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Early insights into the Arabic Citation Index

The preprint ‘Early insights into the Arabic Citation Index’ is now available. 

The Arabic Citation Index (ARCI) was launched in 2020. This study gives an overview of the scientific literature available in this new database. Such index will provide more visibility to research published in Arabic facilitating contribution to local and international research efforts.

By using metadata available in scientific publications, I analyse ARCI to characterize the scientific literature published in Arabic. The main objective was to provide a brief profile of ARCI.

First, I describe the data and the methods used in the analyses. As of October 2020, ARCI indexed 65,208 records covering the 2015-2019 period. This database is well structured with 48 fields of information in each record allowing multiple bibliometric analyses. As of now, most of the content found in ARCI is composed of articles (98.8% of the database).

Second, I explore the literature distributions at various levels (research domains, countries, languages, open access). I relied on the journal category and not on the topic covered in the individual publications to analyse the disciplinary coverage in ARCI. These categories or areas, which are defined at the journal level, are used as proxies for scientific fields. Results reveal the concentration of publications in the Arts & Humanities and Social Sciences fields. These categories represent 79% of ARCI’s total coverage. Since the Humanities tend to traditionally rely on book chapters and books, it will be interesting to analyse the evolution of the coverage by document type. ARCI also offers its own research categories. Some categories standout such as Islamic Studies, Islamic Jurisprudence, Islamic Creed, Poetry and Hadith which are fields well studied in the Arab region.

Most journals indexed in ARCI are currently published from Egypt, Algeria, Iraq, Jordan and Saudi Arabia. Unsurprisingly, ARCI has a great share of papers published in Arabic (93% of the database). As ARCI aims to provide more exposure to journals published in the Arab League countries, it is no surprise to see Arabic as the dominant language in this database. However, English and French are two other languages well represented in ARCI. Other languages suggest research published in ARCI journals may also tackle regional issues of interest with neighbour regions such as Europe and Asia. Around 7% of publications in ARCI are published in languages other than Arabic. Since ARCI is still new and under development, it will be interesting to track its evolution over time.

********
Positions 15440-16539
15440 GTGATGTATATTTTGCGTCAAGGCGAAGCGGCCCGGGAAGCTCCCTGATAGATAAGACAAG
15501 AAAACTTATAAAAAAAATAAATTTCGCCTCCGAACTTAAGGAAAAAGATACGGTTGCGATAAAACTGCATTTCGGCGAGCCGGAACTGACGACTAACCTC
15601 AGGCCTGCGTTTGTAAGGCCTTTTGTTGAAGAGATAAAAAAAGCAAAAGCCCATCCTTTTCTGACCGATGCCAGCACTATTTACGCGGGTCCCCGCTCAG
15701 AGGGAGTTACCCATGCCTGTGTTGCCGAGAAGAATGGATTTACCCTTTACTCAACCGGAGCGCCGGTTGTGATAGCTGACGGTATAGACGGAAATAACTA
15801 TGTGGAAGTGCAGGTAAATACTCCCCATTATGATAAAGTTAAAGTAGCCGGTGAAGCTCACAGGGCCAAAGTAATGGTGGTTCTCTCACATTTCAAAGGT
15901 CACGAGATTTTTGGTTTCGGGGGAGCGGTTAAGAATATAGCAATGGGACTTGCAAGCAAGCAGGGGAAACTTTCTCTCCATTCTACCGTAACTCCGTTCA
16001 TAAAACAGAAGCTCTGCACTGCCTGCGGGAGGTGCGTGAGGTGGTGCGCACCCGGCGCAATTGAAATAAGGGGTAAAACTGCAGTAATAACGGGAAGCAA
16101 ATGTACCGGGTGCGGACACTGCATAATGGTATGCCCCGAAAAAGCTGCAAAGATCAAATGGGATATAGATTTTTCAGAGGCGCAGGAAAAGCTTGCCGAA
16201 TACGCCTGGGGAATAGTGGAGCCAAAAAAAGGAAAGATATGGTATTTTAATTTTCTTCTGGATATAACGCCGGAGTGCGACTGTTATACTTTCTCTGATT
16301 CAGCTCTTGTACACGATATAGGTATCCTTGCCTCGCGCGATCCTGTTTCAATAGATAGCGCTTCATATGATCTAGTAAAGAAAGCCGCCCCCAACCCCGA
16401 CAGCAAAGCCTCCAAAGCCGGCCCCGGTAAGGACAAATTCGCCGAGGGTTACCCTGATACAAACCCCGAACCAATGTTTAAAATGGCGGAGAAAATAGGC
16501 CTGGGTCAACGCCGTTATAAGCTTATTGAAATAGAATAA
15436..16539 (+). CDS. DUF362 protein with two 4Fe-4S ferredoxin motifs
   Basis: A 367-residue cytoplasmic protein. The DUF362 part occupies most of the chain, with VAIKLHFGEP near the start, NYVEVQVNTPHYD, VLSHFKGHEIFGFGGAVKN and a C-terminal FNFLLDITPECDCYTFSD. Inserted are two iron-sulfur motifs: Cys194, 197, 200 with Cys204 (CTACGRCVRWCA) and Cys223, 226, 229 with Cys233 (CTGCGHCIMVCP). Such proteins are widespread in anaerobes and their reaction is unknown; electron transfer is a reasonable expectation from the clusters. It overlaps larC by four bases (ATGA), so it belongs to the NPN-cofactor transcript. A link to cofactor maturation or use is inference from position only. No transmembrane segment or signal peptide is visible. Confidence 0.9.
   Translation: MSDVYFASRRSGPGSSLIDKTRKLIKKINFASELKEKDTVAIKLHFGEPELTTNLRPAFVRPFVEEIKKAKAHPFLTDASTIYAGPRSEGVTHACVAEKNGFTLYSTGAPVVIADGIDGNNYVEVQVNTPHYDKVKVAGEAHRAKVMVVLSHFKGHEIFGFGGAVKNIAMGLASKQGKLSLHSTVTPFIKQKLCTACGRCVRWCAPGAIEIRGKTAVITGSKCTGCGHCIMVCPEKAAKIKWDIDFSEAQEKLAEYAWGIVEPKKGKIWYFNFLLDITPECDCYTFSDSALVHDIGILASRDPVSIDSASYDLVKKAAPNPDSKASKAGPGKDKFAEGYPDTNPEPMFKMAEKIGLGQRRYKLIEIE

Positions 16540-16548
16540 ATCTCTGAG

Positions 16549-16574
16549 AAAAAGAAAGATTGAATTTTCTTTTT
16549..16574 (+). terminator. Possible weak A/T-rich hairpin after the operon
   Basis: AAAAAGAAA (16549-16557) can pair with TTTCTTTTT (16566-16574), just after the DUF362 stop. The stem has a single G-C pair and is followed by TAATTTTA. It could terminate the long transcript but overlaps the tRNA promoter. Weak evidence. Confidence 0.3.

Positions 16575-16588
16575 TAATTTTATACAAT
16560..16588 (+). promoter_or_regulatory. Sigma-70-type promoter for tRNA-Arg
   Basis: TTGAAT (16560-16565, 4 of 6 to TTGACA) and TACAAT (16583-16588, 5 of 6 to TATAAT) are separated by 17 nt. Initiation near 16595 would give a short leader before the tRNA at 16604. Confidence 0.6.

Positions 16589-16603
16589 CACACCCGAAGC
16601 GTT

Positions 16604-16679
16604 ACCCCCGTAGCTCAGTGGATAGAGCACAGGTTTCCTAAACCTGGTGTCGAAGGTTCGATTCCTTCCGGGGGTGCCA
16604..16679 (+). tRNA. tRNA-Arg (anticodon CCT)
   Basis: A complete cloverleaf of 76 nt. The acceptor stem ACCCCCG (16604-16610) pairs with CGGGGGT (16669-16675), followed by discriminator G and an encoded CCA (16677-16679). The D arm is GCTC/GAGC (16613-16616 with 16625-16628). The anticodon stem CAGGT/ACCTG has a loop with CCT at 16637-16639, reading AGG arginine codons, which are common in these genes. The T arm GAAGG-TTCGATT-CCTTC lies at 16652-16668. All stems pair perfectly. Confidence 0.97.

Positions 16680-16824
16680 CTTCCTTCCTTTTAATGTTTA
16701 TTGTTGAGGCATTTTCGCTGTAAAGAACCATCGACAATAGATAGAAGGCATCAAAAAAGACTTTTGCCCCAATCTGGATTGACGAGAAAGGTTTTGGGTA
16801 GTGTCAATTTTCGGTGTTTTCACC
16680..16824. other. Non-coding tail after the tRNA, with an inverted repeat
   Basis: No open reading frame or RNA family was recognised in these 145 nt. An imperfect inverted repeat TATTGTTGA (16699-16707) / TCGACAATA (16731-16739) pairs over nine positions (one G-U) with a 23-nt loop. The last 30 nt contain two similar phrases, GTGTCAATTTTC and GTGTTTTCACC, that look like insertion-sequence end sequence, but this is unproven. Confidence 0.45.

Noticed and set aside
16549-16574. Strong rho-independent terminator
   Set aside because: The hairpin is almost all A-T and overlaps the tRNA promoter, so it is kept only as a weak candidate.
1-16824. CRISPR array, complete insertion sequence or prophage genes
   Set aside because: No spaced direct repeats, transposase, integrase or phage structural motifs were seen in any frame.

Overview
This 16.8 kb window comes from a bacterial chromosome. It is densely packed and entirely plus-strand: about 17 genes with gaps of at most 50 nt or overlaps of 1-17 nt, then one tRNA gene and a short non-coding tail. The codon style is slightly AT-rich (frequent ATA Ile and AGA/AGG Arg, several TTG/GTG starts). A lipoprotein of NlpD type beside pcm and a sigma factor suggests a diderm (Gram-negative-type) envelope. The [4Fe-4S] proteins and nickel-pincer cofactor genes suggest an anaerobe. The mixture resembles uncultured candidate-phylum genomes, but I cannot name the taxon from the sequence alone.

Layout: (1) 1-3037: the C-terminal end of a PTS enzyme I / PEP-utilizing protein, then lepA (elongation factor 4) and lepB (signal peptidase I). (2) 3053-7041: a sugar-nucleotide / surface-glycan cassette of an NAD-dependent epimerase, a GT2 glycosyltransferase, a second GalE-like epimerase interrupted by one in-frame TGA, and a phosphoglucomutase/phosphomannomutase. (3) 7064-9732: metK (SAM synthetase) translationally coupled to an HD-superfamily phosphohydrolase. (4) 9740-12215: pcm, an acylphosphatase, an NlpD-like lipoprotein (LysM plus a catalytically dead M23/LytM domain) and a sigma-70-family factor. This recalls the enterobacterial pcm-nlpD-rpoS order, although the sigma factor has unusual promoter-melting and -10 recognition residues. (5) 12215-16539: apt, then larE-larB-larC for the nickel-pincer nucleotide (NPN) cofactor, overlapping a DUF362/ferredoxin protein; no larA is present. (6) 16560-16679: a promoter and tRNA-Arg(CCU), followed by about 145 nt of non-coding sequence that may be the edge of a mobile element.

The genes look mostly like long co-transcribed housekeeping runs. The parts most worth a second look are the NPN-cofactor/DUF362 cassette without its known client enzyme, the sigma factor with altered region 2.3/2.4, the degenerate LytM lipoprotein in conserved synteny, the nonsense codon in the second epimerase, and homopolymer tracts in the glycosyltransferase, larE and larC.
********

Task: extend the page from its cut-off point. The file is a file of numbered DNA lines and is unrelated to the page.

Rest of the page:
Around 24% of the content indexed in ARCI is openly accessible. This share is below the proportion of Open Access (OA) documents in the Web of Science Core Collection for the same period. The OA information available in ARCI is particularly useful to better share scientific knowledge as well as to track the adoption of local OA mandates by research managers. The Global Open Access Portal (GOAP) presented a snapshot of the status of Open Access (OA) to scientific information worldwide. Low level of awareness of the OA potential for researchers, publishers and policy makers tops the list of challenges. Lack of policy regulation, research funders’ OA mandates and resources to manage OA projects also contribute to the low OA penetration in the Arab world. Nevertheless, several projects and initiatives have been undertaken to promote OA in the Arab region.

Then, I use an unsupervised machine learning model, LDA (Latent Dirichlet Allocation) and the text mining algorithms of VOSviewer to uncover the main topics in ARCI. These methods are particularly useful to better understand the topical structure of ARCI. Titles, abstracts as well as author keywords have been concatenated into a single string which has been used by the text mining algorithms of VOSviewer.  I limited my study to words written in Roman script alphabets. All records have at least the title written in English. The clustering is useful in delineating the topics covered as well as highlighting the relatedness between them. There is a clear heterogeneity in terms of topics covered in ARCI. Overall, the clusters found with VOSviewer seem to be closely related and show a broad coverage of ARCI. The title, abstract and keywords in Arabic were not included in the topic analysis. It might be interesting to characterize the literature in ARCI by focusing on the Arabic content as well.

Finally, I suggest few research opportunities after discussing the results of this study: detailed mappings of ARCI to better understand its structure and impact, and tracking its development and evolution by using dynamic topic models to study the time evolution of topics by using the text available in English as well as Arabic.

To read the full text: Early insights into the Arabic Citation Index

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